Making a Wormery

What is vermicompost?

A process of using worms to accelerate the decomposition of kitchen scraps into a nutrient rich soil. Red wrigglers are commonly used to inoculate your worm bin, it's suggested to start with approximately 1lb.

Benefits:

-Compost your food waste rapidly
-Compost indoors during cold winter months
-Free fertilized soil
-Liquid fertilizer by-product
-Supply of fishing worms
-Requires minimal attention once established
-It's odourless

Basic supplies:

-A container
-Bedding (non-glossy newspaper, cardboard) 
-Water
-Worms
-Non fatty food scraps

There are some wonderful ready-to purchase systems available, however they can be quite costly. If you're interested in starting a system, but you're on a budget I would suggest making your own system out of plastic containers.

I made my first worm bin from an old sink basin I found on the side of a street. Making a wormery does not need to be complicated. Feel free to copy my design or modify it to the materials you have access to.

-1 old sink basin
-A drill and a 1/8 inch drill bit (if it is smaller then there may be inadequate air supply and if it is larger the worms may migrate into the reservoir/escape)
-1 metal sink sieve that fits inside drainage pipe
-Cardboard and newspaper
-Spray bottle for damping bedding material
-Supports for upper bin (i.e. blocks, wooden frame etc.)
-Lid (i.e. a sheet of wood to cover)
-2 litre recycled water jug
-Worms (search online for your local warm supplier)

Method

1. Drill 10 to 20 (1/8 inch) aeration holes in the lid
2. Drill 10 to 20 (1/8 inch) aeration holes in the side container  (7 each side and 3 at each end)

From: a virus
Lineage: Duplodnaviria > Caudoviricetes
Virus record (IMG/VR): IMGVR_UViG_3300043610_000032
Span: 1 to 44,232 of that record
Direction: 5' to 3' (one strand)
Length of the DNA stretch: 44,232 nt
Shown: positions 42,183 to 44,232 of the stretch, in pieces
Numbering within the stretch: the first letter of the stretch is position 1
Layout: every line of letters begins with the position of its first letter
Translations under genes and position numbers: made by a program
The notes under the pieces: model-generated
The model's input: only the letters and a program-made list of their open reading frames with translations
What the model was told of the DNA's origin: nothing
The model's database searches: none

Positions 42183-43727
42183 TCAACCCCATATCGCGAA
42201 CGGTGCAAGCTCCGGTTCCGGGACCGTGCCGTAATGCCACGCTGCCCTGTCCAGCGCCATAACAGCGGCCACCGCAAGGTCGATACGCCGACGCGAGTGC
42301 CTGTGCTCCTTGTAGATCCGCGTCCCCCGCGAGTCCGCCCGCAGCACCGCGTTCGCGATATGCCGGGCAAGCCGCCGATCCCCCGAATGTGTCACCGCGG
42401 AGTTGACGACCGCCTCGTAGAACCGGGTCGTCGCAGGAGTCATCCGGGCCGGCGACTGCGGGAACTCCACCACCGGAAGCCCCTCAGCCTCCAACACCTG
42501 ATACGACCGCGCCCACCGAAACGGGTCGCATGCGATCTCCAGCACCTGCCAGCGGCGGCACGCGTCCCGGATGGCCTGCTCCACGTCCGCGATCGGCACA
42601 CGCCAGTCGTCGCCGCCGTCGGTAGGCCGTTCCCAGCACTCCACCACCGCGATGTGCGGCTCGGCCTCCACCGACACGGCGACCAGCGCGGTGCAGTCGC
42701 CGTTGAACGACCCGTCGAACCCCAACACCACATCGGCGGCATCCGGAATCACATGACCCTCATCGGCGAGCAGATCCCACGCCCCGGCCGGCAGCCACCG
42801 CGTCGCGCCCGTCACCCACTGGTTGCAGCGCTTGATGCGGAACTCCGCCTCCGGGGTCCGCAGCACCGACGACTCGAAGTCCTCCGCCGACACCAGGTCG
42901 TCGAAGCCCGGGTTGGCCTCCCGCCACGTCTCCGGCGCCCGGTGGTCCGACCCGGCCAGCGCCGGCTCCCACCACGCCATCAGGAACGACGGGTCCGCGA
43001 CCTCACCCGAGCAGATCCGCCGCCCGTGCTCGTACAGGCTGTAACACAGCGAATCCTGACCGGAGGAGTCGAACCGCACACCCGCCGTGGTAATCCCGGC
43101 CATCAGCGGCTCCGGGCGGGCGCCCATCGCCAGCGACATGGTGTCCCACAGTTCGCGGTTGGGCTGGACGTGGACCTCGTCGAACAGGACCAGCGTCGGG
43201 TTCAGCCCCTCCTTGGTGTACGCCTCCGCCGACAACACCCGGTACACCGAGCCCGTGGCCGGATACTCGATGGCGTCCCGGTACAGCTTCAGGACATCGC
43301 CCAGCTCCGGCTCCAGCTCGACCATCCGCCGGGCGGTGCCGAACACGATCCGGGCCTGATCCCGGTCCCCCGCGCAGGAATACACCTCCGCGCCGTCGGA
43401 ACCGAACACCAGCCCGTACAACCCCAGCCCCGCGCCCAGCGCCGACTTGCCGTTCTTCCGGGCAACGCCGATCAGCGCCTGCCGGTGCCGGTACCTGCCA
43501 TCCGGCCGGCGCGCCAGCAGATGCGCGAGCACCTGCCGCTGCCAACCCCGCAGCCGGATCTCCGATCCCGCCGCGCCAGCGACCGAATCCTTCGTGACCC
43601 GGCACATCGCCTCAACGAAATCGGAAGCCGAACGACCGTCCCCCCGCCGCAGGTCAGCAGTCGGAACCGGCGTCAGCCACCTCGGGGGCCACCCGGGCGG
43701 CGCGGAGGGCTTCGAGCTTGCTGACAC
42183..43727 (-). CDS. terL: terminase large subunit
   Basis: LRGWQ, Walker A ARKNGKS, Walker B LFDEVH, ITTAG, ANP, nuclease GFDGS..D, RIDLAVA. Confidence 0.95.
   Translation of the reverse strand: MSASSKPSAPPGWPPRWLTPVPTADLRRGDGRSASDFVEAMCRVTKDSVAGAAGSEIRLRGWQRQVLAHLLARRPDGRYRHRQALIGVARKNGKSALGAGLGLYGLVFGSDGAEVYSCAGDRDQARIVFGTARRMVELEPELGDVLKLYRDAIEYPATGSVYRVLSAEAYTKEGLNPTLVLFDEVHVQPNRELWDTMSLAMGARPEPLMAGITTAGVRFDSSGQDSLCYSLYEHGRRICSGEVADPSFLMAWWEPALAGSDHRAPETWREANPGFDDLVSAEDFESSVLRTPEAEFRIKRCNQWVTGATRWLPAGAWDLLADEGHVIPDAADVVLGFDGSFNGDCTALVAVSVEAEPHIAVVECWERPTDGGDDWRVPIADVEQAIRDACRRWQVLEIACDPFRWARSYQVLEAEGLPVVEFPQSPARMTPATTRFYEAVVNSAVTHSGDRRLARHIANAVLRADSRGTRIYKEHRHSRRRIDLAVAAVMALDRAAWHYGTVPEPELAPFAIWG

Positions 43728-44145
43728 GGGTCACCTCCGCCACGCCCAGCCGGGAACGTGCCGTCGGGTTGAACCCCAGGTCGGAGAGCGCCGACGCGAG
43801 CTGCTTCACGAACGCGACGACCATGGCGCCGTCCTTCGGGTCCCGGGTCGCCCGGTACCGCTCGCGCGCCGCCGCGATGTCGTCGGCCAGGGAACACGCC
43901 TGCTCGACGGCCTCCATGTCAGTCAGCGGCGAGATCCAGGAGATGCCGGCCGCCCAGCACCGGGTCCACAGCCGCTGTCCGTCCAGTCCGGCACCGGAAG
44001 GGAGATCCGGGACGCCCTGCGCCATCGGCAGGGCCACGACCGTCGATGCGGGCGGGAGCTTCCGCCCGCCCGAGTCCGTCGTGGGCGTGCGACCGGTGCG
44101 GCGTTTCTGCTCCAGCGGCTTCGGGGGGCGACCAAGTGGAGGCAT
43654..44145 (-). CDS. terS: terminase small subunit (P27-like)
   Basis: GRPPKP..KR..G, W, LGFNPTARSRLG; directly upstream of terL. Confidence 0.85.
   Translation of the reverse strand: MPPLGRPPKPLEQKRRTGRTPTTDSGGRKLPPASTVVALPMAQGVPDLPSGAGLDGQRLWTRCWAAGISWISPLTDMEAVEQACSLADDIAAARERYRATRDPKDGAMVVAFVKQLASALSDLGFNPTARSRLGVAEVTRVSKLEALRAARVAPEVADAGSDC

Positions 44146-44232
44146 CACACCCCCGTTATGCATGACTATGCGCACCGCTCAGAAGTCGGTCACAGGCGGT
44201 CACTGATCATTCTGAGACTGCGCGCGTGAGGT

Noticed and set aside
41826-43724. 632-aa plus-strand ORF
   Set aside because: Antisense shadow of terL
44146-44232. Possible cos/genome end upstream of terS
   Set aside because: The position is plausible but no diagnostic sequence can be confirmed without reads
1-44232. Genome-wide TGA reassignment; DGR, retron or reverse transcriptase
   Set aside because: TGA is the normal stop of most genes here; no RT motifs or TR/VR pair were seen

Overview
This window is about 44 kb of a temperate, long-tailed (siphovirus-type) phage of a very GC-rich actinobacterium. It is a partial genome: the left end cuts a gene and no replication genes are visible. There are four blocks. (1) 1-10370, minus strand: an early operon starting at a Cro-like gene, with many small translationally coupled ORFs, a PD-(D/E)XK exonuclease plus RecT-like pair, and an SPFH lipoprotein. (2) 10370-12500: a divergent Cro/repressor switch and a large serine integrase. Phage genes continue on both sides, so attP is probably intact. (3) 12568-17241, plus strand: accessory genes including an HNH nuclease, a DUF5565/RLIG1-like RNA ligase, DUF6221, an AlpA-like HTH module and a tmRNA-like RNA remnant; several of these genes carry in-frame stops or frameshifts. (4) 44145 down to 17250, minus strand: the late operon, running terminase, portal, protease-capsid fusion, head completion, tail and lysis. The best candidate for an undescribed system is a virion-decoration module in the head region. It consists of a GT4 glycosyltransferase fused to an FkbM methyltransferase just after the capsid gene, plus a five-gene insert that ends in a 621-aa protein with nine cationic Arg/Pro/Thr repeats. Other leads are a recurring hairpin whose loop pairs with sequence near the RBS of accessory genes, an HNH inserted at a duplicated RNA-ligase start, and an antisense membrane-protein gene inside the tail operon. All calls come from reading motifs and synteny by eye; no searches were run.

3. Insert metal sieve in base of sink basin
4. Position on supporting frame
5. Start filling the container with damp shredded bedding material. This will speed up the decomposition process since shredding creates more surface area for microbes to work on.
6. Add a thick layer of food scraps (see below for a list of recommended choices). Note of caution: use vegetables that will decompose quickly and not putrefy.
7. Add another thick layer of bedding.
8. Add a shovel of garden soil  to kick start the beneficial microbial community.
9. Add another thick layer of bedding.
10. Place the 2 litre jug beneath the container to catch any excess liquid fertilizer.
11. Cover with the lid and let it sit for 1-2 weeks before adding your worms. Alternatively you can add worms straight away but add less food initially and feed weekly as it's consumed. Remember to always burry food towards the bottom on the container.

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What kind of food scraps should I use?

Use often: 
Fruits, vegetables, egg shells (increases calcium), coffee grounds and tea bags. I recommend freezing all scraps before putting them in your bin. This will kill any eggs that flies have potentially laid that will hatch later in your bin. Green scraps will increase nitrogen but decompose quickly and increase the temperature of the bin. Constantly replenish brown material or bedding but do not use bleached or glossy paper. Cardboard, newspaper, wood chips and leaves are fine.

In moderation:
Citrus peel, onions, hot peppers and starchy foods.

Avoid:
Meat, dairy, cheese, yogourt or anything excessively greasy since it's hard to break down and will putrefy.

Remember, a balanced diet is always best!

A word of caution 
-Temperatures extremes are deadly and a range between 10-25 degrees Celsius is ideal.
-Do not expose the system to direct sunlight or prolonged exposure to the sun. I leave mine inside the garage and as the temperature drops nearing winter I bring the system indoors.

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